Is China's offer really constructive?

Is Chinas offer really constructive?

At a time when the Indian and Chinese troops are confronting each other at the Sikkim Border, China's offer to play a "constructive role" to help mediate between India and Pakistan is raising eyebrows.

Chinese foreign ministry spokesman Geng Shuang said India and Pakistan are important South Asian countries but the "situation in Kashmir has attracted the attention of the international community."

The Chinese have not played a constructive role so far when it comes to Kashmir. When the UN was designating Hafiz Saeed founder of Lakshar-e-Taiba as an international terrorist responsible for a number of terrorist attacks including the 2008 Mumbai Attacks, the Chinese blocked it. So getting the trust of India on Kashmir is not going to be easy.

From the very beginning , India has maintained that the Kashmir issue is a bilateral matter with Pakistan, and that there is no scope for a third party mediation.

Expressing concern over the tension between India and Pakistan, Geng said "the conflict occurred near the Line of Control of Kashmir. This will not only harm the peace and stability of the two countries but also the peace and tranquillity of the region."

"We hope the relevant sides can do more things that are conducive for peace and stability in the region and avoiding escalating the tensions and China is willing to play a constructive role in improving relations between India and Pakistan," he told reporters. (

The India-China dispute

The Chinese comments aimed at getting involved in Indo- Pak tensions come at a time the armies of India and China are locked in a standoff in Doklam area in the Sikkim section mainly for the reason that the Indian troops acted in coordination with the Bhutan government to oppose the construction of a road by Chinese troops in the Donglang or Doklam region claimed by Thimphu. Both sides have deployed more troops in the sector due to the three-week-old standoff. China has demanded that India withdraw its troops from the area as a pre-condition for meaningful dialogue.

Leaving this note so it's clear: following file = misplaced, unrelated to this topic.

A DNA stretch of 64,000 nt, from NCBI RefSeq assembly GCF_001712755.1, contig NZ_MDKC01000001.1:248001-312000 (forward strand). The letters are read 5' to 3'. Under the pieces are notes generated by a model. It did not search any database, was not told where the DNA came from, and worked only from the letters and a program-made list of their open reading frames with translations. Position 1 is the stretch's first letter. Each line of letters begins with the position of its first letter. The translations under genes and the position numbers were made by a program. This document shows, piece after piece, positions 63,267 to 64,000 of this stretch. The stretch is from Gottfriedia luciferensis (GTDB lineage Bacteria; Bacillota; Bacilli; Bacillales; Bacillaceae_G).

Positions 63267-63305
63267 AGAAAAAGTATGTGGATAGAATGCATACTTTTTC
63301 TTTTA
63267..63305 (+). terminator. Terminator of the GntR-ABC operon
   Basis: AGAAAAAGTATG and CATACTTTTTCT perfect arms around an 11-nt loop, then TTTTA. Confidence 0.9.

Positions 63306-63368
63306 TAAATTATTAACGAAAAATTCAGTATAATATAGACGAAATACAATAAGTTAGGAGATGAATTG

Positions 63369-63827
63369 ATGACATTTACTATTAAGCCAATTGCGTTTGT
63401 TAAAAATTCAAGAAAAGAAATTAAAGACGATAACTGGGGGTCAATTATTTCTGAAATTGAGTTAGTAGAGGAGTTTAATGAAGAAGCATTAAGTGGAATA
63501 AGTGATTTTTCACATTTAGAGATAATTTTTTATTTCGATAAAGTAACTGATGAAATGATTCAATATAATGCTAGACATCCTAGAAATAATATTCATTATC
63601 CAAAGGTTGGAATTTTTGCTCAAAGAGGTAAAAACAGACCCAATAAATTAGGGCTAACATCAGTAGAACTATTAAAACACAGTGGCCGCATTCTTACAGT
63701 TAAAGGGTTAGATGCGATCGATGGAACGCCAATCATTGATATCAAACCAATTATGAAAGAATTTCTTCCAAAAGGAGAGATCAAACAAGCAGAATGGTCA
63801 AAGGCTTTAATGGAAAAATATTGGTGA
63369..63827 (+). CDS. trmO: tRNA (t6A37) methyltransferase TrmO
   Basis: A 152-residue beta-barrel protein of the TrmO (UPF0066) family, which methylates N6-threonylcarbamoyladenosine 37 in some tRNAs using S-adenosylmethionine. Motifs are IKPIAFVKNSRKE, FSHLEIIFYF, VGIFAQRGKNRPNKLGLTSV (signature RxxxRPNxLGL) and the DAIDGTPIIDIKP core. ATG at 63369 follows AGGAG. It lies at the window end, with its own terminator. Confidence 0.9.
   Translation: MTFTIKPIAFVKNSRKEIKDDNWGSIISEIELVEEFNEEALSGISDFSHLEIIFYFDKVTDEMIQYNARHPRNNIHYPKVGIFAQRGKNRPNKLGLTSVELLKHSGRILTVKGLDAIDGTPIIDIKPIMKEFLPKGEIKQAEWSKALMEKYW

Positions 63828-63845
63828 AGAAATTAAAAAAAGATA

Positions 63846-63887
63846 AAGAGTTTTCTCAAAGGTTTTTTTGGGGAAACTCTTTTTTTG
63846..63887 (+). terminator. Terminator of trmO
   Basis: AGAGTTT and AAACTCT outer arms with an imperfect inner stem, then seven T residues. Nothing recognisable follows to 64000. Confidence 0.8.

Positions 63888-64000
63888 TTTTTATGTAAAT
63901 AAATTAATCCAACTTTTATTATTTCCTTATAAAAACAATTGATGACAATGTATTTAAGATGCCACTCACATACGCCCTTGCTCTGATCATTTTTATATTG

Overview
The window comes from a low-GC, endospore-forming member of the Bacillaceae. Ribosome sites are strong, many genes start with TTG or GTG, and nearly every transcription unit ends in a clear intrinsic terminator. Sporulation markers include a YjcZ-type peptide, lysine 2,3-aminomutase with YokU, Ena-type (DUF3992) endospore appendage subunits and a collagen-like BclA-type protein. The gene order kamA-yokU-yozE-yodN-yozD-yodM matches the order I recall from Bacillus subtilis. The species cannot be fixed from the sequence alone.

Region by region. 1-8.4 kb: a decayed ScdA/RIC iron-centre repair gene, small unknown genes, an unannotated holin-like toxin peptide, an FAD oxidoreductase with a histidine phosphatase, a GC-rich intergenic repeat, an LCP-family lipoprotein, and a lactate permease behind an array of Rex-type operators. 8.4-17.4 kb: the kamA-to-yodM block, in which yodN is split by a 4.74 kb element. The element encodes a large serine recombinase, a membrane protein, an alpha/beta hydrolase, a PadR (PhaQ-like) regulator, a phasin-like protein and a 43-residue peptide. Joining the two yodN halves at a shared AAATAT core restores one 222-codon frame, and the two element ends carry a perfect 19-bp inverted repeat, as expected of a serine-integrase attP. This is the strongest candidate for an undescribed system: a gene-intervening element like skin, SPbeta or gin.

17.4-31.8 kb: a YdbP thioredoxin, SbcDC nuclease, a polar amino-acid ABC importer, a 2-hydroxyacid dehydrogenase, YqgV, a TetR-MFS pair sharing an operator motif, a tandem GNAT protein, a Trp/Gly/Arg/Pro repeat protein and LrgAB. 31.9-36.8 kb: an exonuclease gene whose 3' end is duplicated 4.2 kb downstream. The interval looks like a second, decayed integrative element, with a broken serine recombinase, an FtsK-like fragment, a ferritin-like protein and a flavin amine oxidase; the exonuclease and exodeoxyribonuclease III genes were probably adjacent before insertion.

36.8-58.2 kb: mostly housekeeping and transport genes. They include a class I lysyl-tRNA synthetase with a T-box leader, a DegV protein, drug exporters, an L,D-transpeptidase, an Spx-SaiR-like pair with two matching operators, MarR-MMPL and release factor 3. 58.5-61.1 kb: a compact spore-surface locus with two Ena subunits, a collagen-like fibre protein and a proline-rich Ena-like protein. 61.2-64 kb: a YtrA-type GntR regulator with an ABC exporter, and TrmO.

These remarks also come two days after a Chinese analyst wrote in the state-run Global Times that a "third country's" Army could enter Kashmir at Pakistan's request, using the "logic" the Indian Army used to stop the Chinese military from constructing the road in Doklam (

Foreign secretary Jaishankar had said at an event in Singapore, "It's not the first time that it (Sino-Indian border dispute) has happened. How do you handle it is a test of our maturity. I see no reason, having handled so many situations in the past, that we will not handle this." Jaishankar also said that the two countries "must not allow differences to become disputes".

Geng elaborated, "China has pointed out many times that the illegal trespass into China's territory across a mutually recognized borderline is different in nature to frictions that happened in undefined sections of the boundary. This is totally different from the undefined boundary in eastern, middle and western sectors."

He reiterated the 1890 Sikkim-Tibet treaty that China says confirmed the border, although India has stressed that the convention was only "the basis of alignment" and that the boundary had not been delineated or demarcated.(

Indian security forces have been carrying out combing operations in parts of Kashmir to clear the areas of militants supported by Pakistan who launch attacks against them. On Monday evening, militants targeted a bus carrying Amarnath pilgrims and killed a total of seven people. Lashkar-e-Taiba commander and Pakistani national Abu Ismail have emerged as the mastermind of the audacious attack. (

It is also interesting to note that neither the spokesperson nor the Chinese government formally condemned the terror attack on Amarnath pilgrims in Kashmir on Monday.

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